Don't worry, I'm not going on about my own personal battle with weight all my life, nor am I going to recant recent tribulations (and triumphs) associated with that battle.
During our walk in the park today, though, I thought about two very different stories associated with weight and how it affects people differently.
I taught on a 9th grade team with two other girls, one of whom fought her weight constantly, as did I. We commiserated, we walked together, we weighed each other, and it seemed that was all we talked about. Our other team member was a girl who taught science, and she was a tiny thing. She was about the same height as Teri and me, 5'2", but she was rail thin. You know how some women gain weight when they get pregnant and never seem to lose it? (You can put your hands down now.) Not Kim. Even after two children, she still looked like a kid herself.
As if teaching high school and raising two children (who were very close in age) weren't enough stress on her, Kim's husband decided to enter medical school. Approximately a thousand miles away. (I don't know how much stress that caused HIM, since he wound up hooking up with a floosie he met in med school, but that's none of my business. I guess.) So then Kim was a SINGLE parent for all practical purposes, and her stress level skyrocketed.
I know that stress causes some people to stop eating, or not to eat as they should. I have no personal knowledge of this, since I have never, ever been too tired/rested, sad/happy, stressed/relaxed, cold/hot, manic/depressed, nervous/calm, angry/pleased to EAT. When I was a senior in high school and we suspected I may have mono, the doctor asked about my appetite. "Don't you worry about her appetite," my mother told him, "what's wrong with her?"
Kim's stress caused her to continue to lose weight, though, and one morning she came into Teri's classroom with tears in her eyes. She had stepped on the scale that morning (she probably avoided it as much as I did), and she weighed 88 pounds.
I'm not kidding, 88 pounds. A grown woman with two children.
Teri immediately started railing at Kim, telling her she wished she had HER problems, and she didn't want to hear it, and a lot more things that only someone as insensitive as Teri was could come up with. I finally stopped her and said, "Kim's weight problems are just as real as yours and mine, and you need to hush." I would have told her to shut her damn fat mouth (emphasis on mouth, not on fat, since I really didn't have room to throw rocks myself), but we had to teach together.
Another time I saw some eye-opening dynamics associated with weight was when I was a Weight Watchers leader. A mother and daughter came in together, and they were faithful about attending every week. The girl was home schooled, so she didn't have the problem of staying on the program while she was at school. Neither of them was extremely overweight, but I guess the mother didn't want her daughter to develop a problem in her teens that would be hard to deal with in adulthood.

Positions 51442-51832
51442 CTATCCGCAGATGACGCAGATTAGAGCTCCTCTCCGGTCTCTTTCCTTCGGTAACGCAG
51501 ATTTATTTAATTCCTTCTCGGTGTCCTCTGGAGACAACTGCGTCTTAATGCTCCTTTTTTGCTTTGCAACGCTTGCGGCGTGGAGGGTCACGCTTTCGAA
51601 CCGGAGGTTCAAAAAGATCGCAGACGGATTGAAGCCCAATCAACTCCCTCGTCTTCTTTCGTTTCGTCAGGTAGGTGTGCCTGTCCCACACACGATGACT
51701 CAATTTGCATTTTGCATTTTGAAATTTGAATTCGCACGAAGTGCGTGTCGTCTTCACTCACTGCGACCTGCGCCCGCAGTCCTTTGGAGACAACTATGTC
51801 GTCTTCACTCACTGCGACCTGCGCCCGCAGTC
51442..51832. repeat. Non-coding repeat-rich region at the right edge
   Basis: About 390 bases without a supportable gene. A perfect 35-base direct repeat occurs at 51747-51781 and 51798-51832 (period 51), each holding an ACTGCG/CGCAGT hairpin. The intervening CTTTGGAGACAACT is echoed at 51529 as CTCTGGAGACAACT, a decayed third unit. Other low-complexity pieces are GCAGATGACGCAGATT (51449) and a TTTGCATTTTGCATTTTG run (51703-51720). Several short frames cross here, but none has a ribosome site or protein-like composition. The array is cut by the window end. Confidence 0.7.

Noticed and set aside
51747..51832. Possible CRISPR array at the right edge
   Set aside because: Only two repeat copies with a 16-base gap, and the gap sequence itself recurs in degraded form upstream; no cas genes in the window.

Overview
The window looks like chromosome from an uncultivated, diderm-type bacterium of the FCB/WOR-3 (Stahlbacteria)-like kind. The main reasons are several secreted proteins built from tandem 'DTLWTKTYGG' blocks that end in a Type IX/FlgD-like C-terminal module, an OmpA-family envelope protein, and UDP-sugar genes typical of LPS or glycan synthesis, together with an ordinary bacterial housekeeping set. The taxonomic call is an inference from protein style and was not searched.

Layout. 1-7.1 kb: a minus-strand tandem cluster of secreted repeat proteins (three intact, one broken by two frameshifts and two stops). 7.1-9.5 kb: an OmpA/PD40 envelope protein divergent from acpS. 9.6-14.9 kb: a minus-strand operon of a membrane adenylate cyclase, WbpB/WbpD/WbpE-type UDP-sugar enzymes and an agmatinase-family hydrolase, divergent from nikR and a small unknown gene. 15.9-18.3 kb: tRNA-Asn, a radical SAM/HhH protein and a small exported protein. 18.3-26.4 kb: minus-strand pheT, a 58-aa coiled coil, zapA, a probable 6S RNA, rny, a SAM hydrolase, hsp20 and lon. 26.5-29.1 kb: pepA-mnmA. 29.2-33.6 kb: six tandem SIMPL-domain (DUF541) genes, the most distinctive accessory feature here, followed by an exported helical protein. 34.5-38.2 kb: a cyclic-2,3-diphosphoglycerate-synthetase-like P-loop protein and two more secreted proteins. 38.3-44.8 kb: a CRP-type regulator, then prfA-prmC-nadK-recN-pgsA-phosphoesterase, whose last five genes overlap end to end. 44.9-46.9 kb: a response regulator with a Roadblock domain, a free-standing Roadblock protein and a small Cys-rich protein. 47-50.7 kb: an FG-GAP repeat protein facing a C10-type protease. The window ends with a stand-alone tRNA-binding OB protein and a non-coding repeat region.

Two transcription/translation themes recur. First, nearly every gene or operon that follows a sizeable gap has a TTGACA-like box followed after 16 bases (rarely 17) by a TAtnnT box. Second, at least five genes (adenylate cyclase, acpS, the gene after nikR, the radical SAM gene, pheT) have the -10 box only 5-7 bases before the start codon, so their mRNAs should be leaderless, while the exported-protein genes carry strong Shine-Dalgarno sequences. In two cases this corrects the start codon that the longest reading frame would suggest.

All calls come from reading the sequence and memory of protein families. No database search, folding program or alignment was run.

The mother lost weight faster than her daughter, and pretty soon she was at her goal weight. Then she was at the bottom end of her goal weight range. And she kept losing. Then she was 5 pounds below the bottom of her goal weight range, and the Weight Watchers instructors' manual said I couldn't continue to weigh her. When she came in the next week, I told her she was below a healthy weight and I was no longer allowed to weigh her. She looked at me with tears in her eyes and said, "But what do I do? If I eat, she eats."
I didn't know what to tell her. They didn't cover the psychology of family dynamics as it relates to weight loss in moms and their teen daughters in the 8-hour blitz course I took to become a WW leader. Pretty soon they stopped coming altogether, and I have wondered what ever became of them, particularly the daughter. She probably has daughters of her own now.
I don't know where I'm going with this topic. I think the whole food issue is a major design flaw in our make-up. Why do we have to LIKE food? Why can't we get JUST ENOUGH to survive? I mean, we don't suffer from an excess of AIR, do we? We breathe just enough to get by, maybe a little more in high-pressure situations or during heavy exercise, but breathing in extra air doesn't affect our health or our looks. I have often said that if I could quit eating the same way I quit smoking - cold turkey - then I wouldn't have a weight problem. Knowing the difference between just enough to keep living and too much is the problem. I have an "all or nothing" mentality.
Which may just explain why I opened four boxes of Girl Scout cookies today and put them on the table in the center of my room and told students to help themselves. I knew I could have just one Samoa and not do any damage with its 70 calories. It was the other 14 cookies in the box that would have done me in.